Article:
Biofuels will play a role in a super-low-carbon energy system, according to many energy studies. For some uses, like freight and aviation, few alternatives exist. These vehicles need energy-dense liquid fuels to operate. If we are to reduce our greenhouse gas emissions by the 80 per cent required to avoid two degrees of warming, we will have to consider the most environmentally and socially friendly biofuels among the available energy options. The challenge is to minimize the ecological and food system impacts.
In light of this, my interest was captured by a blog post someone sent me about the environmental and social impacts of biofuels. In the post, author David Blume, a biofuels expert, makes some against-the-grain but interesting arguments about why biofuel production isn't nearly as bad as many people say it is. I'd like to address some of his points about the food-fuel nexus that he claims is not a problem.
One of reasons biofuels are so controversial is because they exist within our food and energy systems. Blume says that biofuel production has few impacts on the food system, but I don't think he peels back the layers enough. His main point is that the U.S. does not export much corn and does not use much of its corn for human consumption. That's fair. But what he does not mention is what role subsidies have had in distorting the market away from the production of other food crops. Farmers face a classic opportunity cost decision over which crops to grow. Corn subsidies encourage farmers to produce corn at the expense of other potential food crops. With ethanol production, farmers are growing a crop that is not valued as a food crop internationally and is arguably supporting underproduction of other productive food crops. The underproduction of other staple food crops in the U.S., one of the world's largest grain exporters, will lead to less supply and higher food prices. Subsidies for corn explain in part why so much corn goes to animal feed, as the international market for corn is not as robust.
Blume also argues that all this corn helps with the production of meat. But producing more meat is not an efficient alternative from either a food security or environmental perspective. Meat is not a staple food. It doesn't help the poor, who are most affected by high food prices, and Blume ignores the environmental impact of meat production. In fact, a 2006 UN report estimates that global GHG emissions from livestock were higher than from the transport sector. If we look at the full lifecycle cost of corn production beyond just ethanol, then the subsidized overproduction of corn allows the meat industry to enjoy input costs that are lower than the "true" market price. This in turn reduces the cost of meat and allows for overproduction of meat and the amplification of all of the associated environmental impacts.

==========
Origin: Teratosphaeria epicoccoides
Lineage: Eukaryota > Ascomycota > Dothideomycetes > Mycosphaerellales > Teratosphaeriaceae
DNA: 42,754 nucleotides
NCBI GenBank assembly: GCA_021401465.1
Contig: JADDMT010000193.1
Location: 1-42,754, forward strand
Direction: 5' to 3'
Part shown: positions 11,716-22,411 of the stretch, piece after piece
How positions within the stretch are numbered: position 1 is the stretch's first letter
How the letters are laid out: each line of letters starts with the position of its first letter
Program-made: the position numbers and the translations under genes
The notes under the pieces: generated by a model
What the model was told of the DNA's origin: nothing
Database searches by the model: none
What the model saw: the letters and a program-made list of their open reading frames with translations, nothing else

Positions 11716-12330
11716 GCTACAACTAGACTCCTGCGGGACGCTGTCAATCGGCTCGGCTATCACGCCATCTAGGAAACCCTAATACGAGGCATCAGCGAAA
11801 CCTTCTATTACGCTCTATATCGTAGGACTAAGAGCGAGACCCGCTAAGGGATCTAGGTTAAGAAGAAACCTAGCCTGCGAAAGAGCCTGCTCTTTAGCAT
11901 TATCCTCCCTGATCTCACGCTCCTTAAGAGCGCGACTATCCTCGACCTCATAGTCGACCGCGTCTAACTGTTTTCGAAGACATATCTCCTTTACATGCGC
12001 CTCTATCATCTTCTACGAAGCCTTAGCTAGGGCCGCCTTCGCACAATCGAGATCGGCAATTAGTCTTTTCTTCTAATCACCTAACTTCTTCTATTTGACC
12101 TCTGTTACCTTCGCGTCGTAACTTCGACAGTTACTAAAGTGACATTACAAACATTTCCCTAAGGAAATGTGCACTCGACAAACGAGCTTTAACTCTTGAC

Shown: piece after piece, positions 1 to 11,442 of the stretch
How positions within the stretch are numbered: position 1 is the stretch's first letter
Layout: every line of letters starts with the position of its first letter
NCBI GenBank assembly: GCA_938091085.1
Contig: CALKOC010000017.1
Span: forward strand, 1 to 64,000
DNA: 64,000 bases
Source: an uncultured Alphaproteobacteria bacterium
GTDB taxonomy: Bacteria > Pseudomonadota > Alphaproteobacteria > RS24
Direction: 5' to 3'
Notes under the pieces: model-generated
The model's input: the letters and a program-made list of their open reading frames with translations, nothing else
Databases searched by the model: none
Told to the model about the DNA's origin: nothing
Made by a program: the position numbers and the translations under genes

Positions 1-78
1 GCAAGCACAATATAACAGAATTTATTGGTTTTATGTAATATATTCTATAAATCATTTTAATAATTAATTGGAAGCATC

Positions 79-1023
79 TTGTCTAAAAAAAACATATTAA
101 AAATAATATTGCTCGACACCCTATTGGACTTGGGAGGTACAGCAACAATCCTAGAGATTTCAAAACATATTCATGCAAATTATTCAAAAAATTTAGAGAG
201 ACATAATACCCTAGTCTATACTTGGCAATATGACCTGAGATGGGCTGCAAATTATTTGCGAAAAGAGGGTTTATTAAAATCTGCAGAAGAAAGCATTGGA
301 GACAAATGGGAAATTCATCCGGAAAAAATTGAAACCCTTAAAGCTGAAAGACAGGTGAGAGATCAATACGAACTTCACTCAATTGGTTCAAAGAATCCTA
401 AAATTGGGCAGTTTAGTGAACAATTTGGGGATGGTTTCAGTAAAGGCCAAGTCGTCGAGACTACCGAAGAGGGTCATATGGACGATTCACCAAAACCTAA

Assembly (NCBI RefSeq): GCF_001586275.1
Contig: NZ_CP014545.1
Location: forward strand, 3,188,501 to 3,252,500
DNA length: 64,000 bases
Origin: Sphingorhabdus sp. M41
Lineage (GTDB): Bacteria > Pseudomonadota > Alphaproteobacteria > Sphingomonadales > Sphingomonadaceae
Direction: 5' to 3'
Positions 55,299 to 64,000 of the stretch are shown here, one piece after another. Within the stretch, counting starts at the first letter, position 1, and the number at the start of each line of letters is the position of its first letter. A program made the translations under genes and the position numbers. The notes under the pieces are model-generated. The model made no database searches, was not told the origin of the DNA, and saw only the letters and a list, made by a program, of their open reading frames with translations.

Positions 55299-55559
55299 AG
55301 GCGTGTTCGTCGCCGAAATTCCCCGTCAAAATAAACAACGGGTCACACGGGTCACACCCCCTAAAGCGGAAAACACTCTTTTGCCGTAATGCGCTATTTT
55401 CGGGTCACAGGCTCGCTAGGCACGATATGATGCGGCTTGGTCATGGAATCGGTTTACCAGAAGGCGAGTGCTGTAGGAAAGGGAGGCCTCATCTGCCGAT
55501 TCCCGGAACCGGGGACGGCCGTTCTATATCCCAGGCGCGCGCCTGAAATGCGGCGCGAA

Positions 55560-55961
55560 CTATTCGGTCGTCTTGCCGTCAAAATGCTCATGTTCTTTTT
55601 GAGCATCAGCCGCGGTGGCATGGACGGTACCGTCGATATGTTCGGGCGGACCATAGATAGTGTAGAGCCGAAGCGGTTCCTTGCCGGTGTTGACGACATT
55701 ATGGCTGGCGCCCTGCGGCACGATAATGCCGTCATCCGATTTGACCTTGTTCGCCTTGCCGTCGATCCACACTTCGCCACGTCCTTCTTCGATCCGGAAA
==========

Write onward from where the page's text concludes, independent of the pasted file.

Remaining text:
But beyond the economics, my main point of contention is that this is a U.S.-focused analysis when it needs to be broadened. Under Myth #2, for example, Blume demonstrates that there's more than enough land to grow ethanol feed stocks and food. But what about elsewhere? Say in Brazil, for example, where higher ethanol prices will increase the pressure to convert natural forest land to produce ethanol feed stocks. Is this desirable? Broad expanses of American territory have already been alienated for farming, so it's not as salient of a problem in the U.S. But that's not the case in many countries that could be large producers of ethanol feed stocks. Considering that this land in the U.S. has already been converted, shouldn't we be growing food on it as well to lower the pressure in other parts of the world to convert natural land to farm land? I don't necessarily know the answer to these questions, but I think they're food for thought.
In the end, the production of ethanol needs to move beyond food crops to biomass wastes, grasses and other feed stocks that won't impact our food system as much. Making the argument that there's nothing wrong with using corn potentially delays us in moving forward toward the next technological era of biofuel production. David Blume and all concerned environmentalists realize that should be the goal.
If you want to get deeper into the technical issues of producing biofuels or the role they will play in a low carbon future, you can check out the Cowichan Valley International Collective Biofuels Conference hosted by Cowichan Energy Alternatives. Read more about it at cowichanenergy.org.